Keeper Danny Rogers waited patiently for his Dons debut and now it has finally arrived he is determined to fight for the No1 position.
Rogers has been at Pittodrie for six years but his first start only came in the 3-1 defeat of Kilmarnock at the weekend.
The breakthrough is bitter sweet for the 23-year-old as it came due to the serious injury suffered by Joe Lewis.
An ever-present since signing in summer 2016, Lewis, 30, will this week undergo surgery on ligament damage to his left knee sustained in the 2-0 loss to Rangers at Ibrox.
Lewis is expected to be sidelined for up to two months.
Rogers grabbed his chance when it came with a rock-solid display against Killie. But Dons boss Derek McInnes aims to sign a keeper before the transfer window closes at midnight tomorrow.
Aberdeen have been linked with a loan move for Newcastle United keeper Freddie Woodman, 20, an Under-20 World Cup winner with England.
Woodman, who was on loan at Kilmarnock for the second half of last season, is third choice at St James’ Park.
Rogers expects McInnes to bring in another keeper but is determined to stay ahead of any new addition in the Pittodrie pecking order.
Rogers said: “I am sure the manager will bring in another keeper, but when he does I will welcome the challenge.
“I will have tunnel vision and focus on myself.
“I can only take it game by game and show the manager what I can do. Hopefully that sticks in his head.”
Rogers spent three seasons on loan in the Championship at Falkirk (2015-17) and Dumbarton (2014-15) before returning to Pittodrie last summer.
His task was formidable, to wrestle the No1 spot from Lewis who was named in the Premiership Team of the Year last season and featured in every minute of action since his signing in summer 2016.
Rogers admits there was a concern he would never get game time ahead of Lewis.
That it came via a serious injury to his friend is not the scenario he wanted – but he will still grab the opportunity.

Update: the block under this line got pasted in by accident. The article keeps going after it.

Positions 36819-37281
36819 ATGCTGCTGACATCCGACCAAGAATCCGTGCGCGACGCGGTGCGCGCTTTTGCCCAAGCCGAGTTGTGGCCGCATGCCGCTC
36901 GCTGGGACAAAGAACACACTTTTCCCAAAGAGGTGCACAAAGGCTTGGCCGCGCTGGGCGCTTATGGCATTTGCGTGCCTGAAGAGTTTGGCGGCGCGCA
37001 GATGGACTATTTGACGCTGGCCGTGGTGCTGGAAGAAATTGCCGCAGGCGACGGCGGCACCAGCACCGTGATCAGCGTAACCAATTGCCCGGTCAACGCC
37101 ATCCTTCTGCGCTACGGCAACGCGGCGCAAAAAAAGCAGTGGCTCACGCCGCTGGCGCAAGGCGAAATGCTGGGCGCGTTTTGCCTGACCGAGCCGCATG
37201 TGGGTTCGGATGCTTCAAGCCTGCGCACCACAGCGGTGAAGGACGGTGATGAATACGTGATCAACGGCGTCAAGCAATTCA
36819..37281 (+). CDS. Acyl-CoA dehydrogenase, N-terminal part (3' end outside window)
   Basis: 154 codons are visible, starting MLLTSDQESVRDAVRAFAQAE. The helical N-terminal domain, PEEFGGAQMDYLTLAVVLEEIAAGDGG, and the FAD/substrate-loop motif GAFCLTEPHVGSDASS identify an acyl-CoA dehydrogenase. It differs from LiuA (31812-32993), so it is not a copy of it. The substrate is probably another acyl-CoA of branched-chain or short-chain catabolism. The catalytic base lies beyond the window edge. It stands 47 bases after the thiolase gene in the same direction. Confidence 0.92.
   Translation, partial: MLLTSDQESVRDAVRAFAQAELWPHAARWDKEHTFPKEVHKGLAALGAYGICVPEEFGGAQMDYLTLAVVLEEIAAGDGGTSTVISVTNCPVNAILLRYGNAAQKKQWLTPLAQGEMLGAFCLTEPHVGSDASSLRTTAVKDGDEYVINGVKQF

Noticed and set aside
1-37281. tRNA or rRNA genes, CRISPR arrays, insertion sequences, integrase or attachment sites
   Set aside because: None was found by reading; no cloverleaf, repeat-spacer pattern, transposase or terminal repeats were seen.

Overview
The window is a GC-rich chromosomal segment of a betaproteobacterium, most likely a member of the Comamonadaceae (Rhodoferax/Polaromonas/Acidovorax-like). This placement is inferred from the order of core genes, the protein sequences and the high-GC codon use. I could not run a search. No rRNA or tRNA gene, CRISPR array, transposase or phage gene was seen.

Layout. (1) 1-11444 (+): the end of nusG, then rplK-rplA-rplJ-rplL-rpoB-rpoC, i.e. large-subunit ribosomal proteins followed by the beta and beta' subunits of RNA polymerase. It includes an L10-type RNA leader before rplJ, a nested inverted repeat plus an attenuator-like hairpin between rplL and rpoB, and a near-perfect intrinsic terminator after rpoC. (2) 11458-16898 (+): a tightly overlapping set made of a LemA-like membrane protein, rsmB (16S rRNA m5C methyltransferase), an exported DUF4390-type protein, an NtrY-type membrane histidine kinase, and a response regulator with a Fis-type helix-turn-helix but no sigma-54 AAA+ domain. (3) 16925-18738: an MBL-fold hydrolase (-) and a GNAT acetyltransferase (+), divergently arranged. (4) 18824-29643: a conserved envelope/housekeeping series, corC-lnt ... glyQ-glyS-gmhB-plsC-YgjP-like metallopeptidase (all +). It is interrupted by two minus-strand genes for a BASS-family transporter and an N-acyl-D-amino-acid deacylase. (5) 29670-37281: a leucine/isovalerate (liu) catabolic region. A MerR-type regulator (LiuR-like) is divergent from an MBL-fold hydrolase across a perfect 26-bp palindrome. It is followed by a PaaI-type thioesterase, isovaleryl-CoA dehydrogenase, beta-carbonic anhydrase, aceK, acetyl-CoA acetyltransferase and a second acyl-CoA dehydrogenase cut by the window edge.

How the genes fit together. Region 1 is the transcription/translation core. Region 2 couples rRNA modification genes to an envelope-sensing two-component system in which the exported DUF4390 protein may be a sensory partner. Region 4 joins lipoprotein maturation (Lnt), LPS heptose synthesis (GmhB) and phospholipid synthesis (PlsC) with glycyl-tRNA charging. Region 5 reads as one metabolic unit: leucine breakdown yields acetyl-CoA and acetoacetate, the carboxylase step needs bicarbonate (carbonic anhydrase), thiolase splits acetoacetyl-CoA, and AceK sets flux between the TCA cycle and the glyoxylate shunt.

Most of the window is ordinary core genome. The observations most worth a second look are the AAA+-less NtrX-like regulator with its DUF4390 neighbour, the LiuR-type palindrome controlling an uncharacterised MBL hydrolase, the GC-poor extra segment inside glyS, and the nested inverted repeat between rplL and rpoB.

He said: “Joe is a tough opponent so there was that at the back of my head, ‘would I ever make an appearance?’
“Obviously I would never wish an injury on anybody and I hope Joe gets back as quick as he can.
“We get on really well but I had to be ready – and I feel like I am ready to go take my chance.”
Goalkeeper is a unique position that can often lead to months of isolation on the bench. Outfield players can come on as substitutes to get game time and sharpness.
That is a luxury not allowed those between the sticks. Alan Sillitoe’s sixties novel The Loneliness Of The Long Distance Runner could easily be transposed to life for a No2. For Rogers there is only one option – retain focus to be ready for a call-up.
He said: “Outfield players can come off the bench but as a keeper you can be sitting there for months … years.
“You always need to keep ticking over to make sure you are ready when the time comes.
“You need to be a bit selfish I suppose and just make sure you are working hard and doing all the right things.
“Having that tunnel vision is important.”
Rogers may have had to wait for his competitive Dons debut but he is no rookie. He was named in the Championship team of the year in 2015-16 ahead of Rangers No 1 Wes Foderingham.
That was reward for his role in Falkirk’s promotion push, which only ended with play-off defeat to Kilmarnock.
He has been capped nine times by the Republic of Ireland at U21 level.
USA-born Rogers was also called up to the Republic’s full squad in September 2016 for World Cup Qualifiers against Moldova and Georgia.
With that CV, was it disheartening to be warming the bench at Pittodrie? “Not really,” he said.
“Training with Joe and Gordon Marshall (goalkeeping coach) every day is almost like a challenge as Joe sets the standards so high.
“It is good in that sense so I was not annoyed that I am not playing.
“I am almost looking up to Joe as a senior goal-keeper and he has helped me a lot this season.”
Rogers came on as a substitute in the 2-0 loss to Rangers when Lewis was stretchered off following a collision with Josh Windass.
His first act was to lift the ball out of the net as he was unable to save the penalty awarded for the collision that led to Lewis’ injury.
However, he grabbed his chance against Kilmarnock with impressive saves to deny Jordan Jones and Stephen O’Donnell.
He said: “My time at Falkirk was brilliant as they did really well and that prepared me so I don’t think there were too many issues with me going in against Kilmarnock.
“I was delighted to get my first start as I have been at Aberdeen a long time now and it felt like it was a long time coming.
“When their goal went in I thought ‘oh no, this is not going well’.
“But in the second half we came out and did really well and I managed to keep a couple of shots out.
“It was good to get out there and showcase myself. I was delighted to get a few saves in.
“We came in at half time and the gaffer had clear instructions for us and we put them into place. When we went ahead we really dominated which is what we should be doing at Pittodrie.”
Aberdeen face Ross County in Dingwall tomorrow just hours before the window closes – with McInnes targeting a keeper before the midnight deadline.
Rogers said: “Three points at Ross County and then the same against Hamilton on Saturday will get us right back on track after Ibrox.”